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Powdered metals on the march.

Powdered metals on the march Powdered-metal (P/M) technology is a cost-effective way to make complicated shapes in large quantities. The process involves compacting a metal powder inside a shaped cavity at high pressure, then heating the compact in a furnace. About 70 percent of all P/M parts serve the US auto industry, and there about 150 companies in the US competing in the market. Most are located in Ohio, Indiana, Illinois, and Pennsylvania. But one is in the South!

As P/M manufactures go, Martin Technologies Inc, Huntsville, AL, is a company that marches to a different drummer, both in location and performance. While others mass produce inexpensive P/M parts from low-alloy steels and bronze, Martin specializes in precision high-alloy parts and high-strength components produced in limited quantities that often number in the hundreds rather than the hundreds of thousands. And they offer solutions, not just products.

For example, they used their problem-solving capability to help develop a safer practice round for US Navy aircraft. After a strike, the so-called frangible projectile had been ricocheting off the ground and hitting low-flying aircraft, cracking canopies and causing other damage.

For 10 years, many companies had attempted to develop a projectile that could be fired into armor plate, wet sand, or water and disintegrate on impact. No one succeeded, however, until Martin created a blend of powdered metal sintered in a special atmosphere. The new material maintains its toughness during firing, yet has a high degree of frangibility on impact.

At a recent shoot-off, the firm's target projectile was the only one to meet all the Navy's testing requirements, according to Tony Martin, chairman of the firm. As an added benefit, his engineers developed a technique to form the rotating band integrally with the main projectile body, eliminating a manufacturing step.

Consistent shaped charges

Shaped-charge penetrators that shoot through walls and armors present a different kind of challenge. The critical component in the penetrator is a copper cone. Normally made from deep-drawn bar stock, these cones sometimes have surface irregularities that result in inconsistent firing. And, new variable-shape penetrators can't be produced by deep drawing.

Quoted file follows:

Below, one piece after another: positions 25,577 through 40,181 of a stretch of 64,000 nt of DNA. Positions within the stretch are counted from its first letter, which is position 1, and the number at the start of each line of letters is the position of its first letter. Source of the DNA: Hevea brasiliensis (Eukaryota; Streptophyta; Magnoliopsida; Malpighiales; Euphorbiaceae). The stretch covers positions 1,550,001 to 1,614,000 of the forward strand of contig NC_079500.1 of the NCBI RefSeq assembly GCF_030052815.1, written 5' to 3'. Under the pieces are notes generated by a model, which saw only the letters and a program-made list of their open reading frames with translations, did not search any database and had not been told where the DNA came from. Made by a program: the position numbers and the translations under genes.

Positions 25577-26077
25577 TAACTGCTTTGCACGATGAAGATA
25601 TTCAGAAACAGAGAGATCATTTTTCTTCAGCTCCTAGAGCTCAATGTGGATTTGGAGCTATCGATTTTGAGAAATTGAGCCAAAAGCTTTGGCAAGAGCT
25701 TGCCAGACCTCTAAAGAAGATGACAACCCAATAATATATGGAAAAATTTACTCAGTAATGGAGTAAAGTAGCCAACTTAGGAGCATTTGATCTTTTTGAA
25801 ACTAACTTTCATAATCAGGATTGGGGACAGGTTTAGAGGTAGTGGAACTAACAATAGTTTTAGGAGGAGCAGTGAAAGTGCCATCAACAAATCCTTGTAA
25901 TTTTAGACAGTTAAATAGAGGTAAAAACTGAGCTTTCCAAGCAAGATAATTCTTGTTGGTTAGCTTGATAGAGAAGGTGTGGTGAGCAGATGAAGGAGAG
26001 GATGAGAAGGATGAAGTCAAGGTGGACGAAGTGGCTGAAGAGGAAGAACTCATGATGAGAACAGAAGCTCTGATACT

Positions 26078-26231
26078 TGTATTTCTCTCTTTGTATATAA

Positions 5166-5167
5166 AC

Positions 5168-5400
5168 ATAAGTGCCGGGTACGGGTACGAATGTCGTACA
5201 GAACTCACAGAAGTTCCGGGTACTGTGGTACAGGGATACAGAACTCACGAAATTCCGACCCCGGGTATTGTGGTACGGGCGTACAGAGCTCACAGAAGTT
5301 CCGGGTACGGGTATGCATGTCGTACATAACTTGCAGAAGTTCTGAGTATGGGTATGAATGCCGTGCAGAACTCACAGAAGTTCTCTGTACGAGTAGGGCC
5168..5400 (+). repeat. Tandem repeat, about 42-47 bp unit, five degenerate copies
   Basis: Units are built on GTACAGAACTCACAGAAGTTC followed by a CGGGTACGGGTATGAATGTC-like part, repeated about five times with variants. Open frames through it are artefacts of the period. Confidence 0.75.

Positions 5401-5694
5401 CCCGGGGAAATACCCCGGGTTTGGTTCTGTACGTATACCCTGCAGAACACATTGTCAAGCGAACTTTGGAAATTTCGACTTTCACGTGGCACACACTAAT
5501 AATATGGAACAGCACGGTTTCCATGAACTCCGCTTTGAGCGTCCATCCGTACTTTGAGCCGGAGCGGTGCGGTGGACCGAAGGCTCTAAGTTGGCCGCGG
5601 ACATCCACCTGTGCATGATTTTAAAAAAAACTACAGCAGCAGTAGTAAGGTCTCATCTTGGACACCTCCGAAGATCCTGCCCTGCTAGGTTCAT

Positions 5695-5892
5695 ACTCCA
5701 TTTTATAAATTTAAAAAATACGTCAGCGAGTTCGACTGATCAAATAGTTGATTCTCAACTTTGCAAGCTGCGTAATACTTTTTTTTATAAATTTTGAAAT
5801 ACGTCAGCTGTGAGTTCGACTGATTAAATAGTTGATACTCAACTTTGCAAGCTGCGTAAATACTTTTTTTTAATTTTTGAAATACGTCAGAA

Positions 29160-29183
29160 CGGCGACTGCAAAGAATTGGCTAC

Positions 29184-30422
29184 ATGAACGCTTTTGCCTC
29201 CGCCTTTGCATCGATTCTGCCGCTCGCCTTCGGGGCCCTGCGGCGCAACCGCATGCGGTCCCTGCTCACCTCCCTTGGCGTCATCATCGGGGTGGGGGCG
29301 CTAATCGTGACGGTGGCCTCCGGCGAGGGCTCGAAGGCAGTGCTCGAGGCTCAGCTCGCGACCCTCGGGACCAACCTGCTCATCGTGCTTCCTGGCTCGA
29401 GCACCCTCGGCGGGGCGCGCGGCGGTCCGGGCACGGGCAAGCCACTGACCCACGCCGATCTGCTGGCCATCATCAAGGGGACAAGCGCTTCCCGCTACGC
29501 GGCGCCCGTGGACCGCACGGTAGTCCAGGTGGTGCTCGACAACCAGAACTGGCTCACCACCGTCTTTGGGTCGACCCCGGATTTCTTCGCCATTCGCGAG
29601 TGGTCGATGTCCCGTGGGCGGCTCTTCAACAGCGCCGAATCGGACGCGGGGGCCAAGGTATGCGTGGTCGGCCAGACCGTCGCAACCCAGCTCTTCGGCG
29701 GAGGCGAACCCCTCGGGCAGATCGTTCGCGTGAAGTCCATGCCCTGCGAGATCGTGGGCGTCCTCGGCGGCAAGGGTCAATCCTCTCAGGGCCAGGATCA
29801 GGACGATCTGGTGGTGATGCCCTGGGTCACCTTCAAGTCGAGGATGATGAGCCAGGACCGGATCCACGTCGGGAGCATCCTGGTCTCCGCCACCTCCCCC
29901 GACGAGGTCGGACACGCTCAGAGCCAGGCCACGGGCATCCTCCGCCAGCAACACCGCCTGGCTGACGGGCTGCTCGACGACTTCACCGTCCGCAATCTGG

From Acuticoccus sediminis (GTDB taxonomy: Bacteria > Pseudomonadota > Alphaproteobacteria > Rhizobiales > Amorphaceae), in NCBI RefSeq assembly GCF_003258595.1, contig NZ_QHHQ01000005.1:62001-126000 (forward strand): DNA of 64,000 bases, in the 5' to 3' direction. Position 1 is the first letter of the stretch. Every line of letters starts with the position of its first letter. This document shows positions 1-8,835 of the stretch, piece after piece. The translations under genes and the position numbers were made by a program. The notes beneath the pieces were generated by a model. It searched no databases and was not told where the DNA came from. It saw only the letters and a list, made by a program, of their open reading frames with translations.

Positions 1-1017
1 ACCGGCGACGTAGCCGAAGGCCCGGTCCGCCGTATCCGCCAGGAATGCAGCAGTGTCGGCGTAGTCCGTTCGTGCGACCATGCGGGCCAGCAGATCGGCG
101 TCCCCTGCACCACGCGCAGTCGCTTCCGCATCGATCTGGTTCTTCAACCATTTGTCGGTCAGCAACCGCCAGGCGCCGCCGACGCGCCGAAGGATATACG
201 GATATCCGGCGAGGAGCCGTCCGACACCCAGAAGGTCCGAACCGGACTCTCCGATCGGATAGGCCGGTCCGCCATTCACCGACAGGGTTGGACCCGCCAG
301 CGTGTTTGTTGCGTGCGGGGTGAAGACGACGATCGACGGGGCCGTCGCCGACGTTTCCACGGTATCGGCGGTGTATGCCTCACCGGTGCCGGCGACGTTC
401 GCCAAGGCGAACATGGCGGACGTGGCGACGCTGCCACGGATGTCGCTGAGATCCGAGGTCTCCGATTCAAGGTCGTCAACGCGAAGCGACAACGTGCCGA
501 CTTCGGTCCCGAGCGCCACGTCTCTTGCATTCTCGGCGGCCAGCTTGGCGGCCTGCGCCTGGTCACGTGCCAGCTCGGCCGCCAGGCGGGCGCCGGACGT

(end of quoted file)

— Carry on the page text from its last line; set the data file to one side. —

To solve these problems, Martin developed a proprietary P/M technique for making the copper cones. The company has been producing the cones on a limited bases for several years, improving consistency of firing and accuracy of penetration. Furthermore, the firm's engineers project that they can produce the cones for less than one-third the current cost.

The cost of hard work

"Manufacturing high-strength precision parts is a whole new ball game in P/M technology," says Tony Martin. "Conventional P/M parts are made by subjecting the powdered metal to pressures of about 30 tons/sq in. But we apply much higher pressures, up to 50 tons/sq in. To do this, we must specify expensive tungsten carbide and CPM-10V steel for punches and dies.

"These materials are difficult to work, and the pressures employed are at the outer limits of the metals' yield strengths. Thus our tools and dies must be made to very exacting dimensions. For example, we hold die-set components to 0.0004" tolerances."

High-precision capability enables the firm to take on difficult engineering problems such as a recent job for a defense-electronics firm. The company needed a receptacle for a cable assembly used in military aircraft. The part's walls were so thin (0.035" to 0.020") that it could not be cast, and machining it would cost too much.

Martin thus designed high-precision tooling to make a high-density P/M component, which was sintered and restruck to ensure that it met specifications.

PHOTO : Chairman Tony Martin notes his firm was founded in England in 1954, carrying European

PHOTO : expertise to the US when it moved to Alabama in 1976. He's flanked by P/M copper cone at

PHOTO : left, frangible projectile at right.
COPYRIGHT 1989 Nelson Publishing
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Copyright 1989 Gale, Cengage Learning. All rights reserved.

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Publication:Tooling & Production
Date:Aug 1, 1989
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